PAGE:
The Bells of Stamford, Connecticut

Francis Bell with his wife Rebecca was among the first settlers of Stamford in 1640 and their son Jonathan, born a year later, the first European child born there.  He grew up to be one of the leading men of Stamford, as selectman, representative, lieutenant and captain.  The line then ran to Jonathan, James, and to Isaac, a Loyalist at the time of the Revolutionary War. 

Isaac owned several mills in Stamford and was also a large shipping merchant in New York.  However, his adherence to the British cause at the time of the Revolution meant that he lost most of his possessions. Leaving Connecticut, he came within the British lines in New York and, when the British abandoned the city in 1783, he took his family to St. Johns, New Brunswick where they were to remain for the next five years or so. 

One of his sons Henry was accidentally killed in New York in 1773 and was buried in Trinity churchyard.  But another son Isaac, born in 1768, returned to New York and revived the family fortunes there.


The Bell Witch

Between 1817 and 1820 the Bell family of Adams, Tennessee were said to have been terrorized by a malevolent entity which attacked both the father John and his daughter Betsy.  

Numerous witnesses claimed to have observed the events which included singing and Bible quoting by a disembodied voice.  Andrew Jackson, the future President of the United States, was said to have visited the house.  After one of his men was attacked by an invisible force, he claimed: “I’d rather fight the entire British Army than deal with the Bell Witch.” 

According to the legend which developed, the Bell Witch took pleasure in tormenting John Bell during his affliction, finally poisoning him one December morning as he lay unconscious after suffering a number of violent seizures. Guests at his funeral heard it laughing and singing as he was buried.


Bell's Battle Hymn of the Republic

In the 19th century, the Battle Hymn of the Republic was adapted to fit prominent American surnames of the time, including Bell.  The Bell version was short on specifics.  There was only one verse really that had Bell references.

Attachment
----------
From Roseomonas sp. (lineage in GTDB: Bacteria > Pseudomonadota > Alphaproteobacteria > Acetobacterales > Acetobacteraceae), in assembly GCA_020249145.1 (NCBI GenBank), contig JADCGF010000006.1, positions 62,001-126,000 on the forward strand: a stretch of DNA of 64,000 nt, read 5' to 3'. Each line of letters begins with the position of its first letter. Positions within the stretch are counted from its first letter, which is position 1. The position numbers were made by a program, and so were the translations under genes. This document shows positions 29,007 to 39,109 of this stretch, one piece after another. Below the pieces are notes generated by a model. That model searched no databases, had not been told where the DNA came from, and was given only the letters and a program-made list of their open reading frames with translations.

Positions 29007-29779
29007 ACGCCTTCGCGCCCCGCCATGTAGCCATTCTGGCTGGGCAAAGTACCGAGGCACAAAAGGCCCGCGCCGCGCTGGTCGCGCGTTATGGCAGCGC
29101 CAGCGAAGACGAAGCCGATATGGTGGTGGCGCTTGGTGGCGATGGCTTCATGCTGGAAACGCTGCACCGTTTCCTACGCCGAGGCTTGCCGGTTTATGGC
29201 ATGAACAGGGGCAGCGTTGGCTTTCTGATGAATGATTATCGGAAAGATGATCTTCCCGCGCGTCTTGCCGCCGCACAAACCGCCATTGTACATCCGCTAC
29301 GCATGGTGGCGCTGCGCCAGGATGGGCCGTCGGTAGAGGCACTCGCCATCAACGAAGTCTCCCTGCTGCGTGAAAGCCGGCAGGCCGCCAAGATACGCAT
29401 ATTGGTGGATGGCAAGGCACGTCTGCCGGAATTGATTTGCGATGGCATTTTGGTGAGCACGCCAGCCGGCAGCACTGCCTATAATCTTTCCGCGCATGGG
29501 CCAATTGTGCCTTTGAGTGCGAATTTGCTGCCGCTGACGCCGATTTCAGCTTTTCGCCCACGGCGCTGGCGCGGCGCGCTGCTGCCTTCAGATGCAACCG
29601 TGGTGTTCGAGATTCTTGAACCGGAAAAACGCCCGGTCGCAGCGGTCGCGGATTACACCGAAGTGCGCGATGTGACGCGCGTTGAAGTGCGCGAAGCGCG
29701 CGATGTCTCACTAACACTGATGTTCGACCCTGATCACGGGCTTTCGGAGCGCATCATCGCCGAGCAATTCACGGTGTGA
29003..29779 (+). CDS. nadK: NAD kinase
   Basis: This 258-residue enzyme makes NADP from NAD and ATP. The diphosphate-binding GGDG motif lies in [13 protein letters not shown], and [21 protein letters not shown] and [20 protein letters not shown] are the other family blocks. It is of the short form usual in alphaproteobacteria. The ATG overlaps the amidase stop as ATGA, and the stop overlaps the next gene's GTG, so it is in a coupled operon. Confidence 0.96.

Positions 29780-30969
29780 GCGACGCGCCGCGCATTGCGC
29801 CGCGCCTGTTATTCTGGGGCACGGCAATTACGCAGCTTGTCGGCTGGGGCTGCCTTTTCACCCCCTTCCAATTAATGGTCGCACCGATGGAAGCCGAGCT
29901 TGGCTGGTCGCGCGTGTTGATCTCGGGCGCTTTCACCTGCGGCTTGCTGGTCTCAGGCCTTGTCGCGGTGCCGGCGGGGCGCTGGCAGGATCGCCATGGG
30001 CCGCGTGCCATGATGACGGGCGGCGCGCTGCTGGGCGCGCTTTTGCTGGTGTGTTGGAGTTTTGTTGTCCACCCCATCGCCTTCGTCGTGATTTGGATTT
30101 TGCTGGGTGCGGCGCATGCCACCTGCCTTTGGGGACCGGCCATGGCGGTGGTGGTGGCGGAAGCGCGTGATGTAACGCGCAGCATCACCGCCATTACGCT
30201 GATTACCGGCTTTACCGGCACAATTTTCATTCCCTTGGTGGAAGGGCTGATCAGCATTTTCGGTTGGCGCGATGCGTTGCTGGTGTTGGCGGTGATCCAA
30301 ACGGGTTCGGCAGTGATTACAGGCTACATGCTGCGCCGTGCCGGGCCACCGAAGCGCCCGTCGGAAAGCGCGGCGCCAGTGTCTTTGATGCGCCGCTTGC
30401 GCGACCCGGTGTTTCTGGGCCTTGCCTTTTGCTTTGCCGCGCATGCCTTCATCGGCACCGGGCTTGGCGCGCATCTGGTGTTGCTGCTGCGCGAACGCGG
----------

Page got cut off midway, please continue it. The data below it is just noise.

“Three stalwart Bells were governors in Vermont, the Granite State;  
Samuel had five worthy sons who were both good and great.  
The value of Bell‘s telephone you cannot estimate.  
The Clan goes marching on!”  

There was just one Bell who was Governor of Vermont, Charles J. Bell from 1904 to 1906.  The story goes that a Scottish ancestor of his had invented the tulip-shaped bell for which he was knighted by Queen Elizabeth.  He subsequently took the name of Bell.  His son James came to America and his descendants moved to New Hampshire and later Vermont. 

There were three Bell Governors of New Hampshire, all from the same family - Samuel in 1819, John his brother in 1828, and Charles his nephew in 1881.  Samuel had eight sons by two wives.  Were five worthy and three not-so-worthy? 

Bell’s telephone obviously refers to Alexander Graham Bell.



Alexander Graham Bell's Ancestry

Alexander Graham Bell’s ancestry can be traced back to James Bell who married Janet Whyte around 1685.  These Bells were for the next four generations shoemakers at St. Andrews (the home now of the famous golf course).  The line from James and Janet went: 

  • their eldest son Alexander Bell who was born in 1687 and married Mary Stark in 1717  
  • their eldest son James Bell who was born in 1720 and married Helen Duncan around 1742.  
  • their youngest son David Bell who was born in 1760 and married Isabella Swan around 1787.  
  • and to their second son Alexander Bell who was born in 1790 and married Elizabeth Colville in 1814.  
It was this Alexander who came to Edinburgh and pursued various occupations before becoming well-known in England as a public speaker and professor of elocution.  His son Alexander was born in Edinburgh in 1819 and married Eliza Symonds there in 1844.  He was a teacher and researcher in phonetics. 

They had only the three sons, two of whom died in their twenties of a lung ailment while they still lived in Scotland.  Fear of losing their remaining son, Alexander Graham Bell, to this in the damp climate of the British Isles was part of their motivation for moving to Canada in 1870.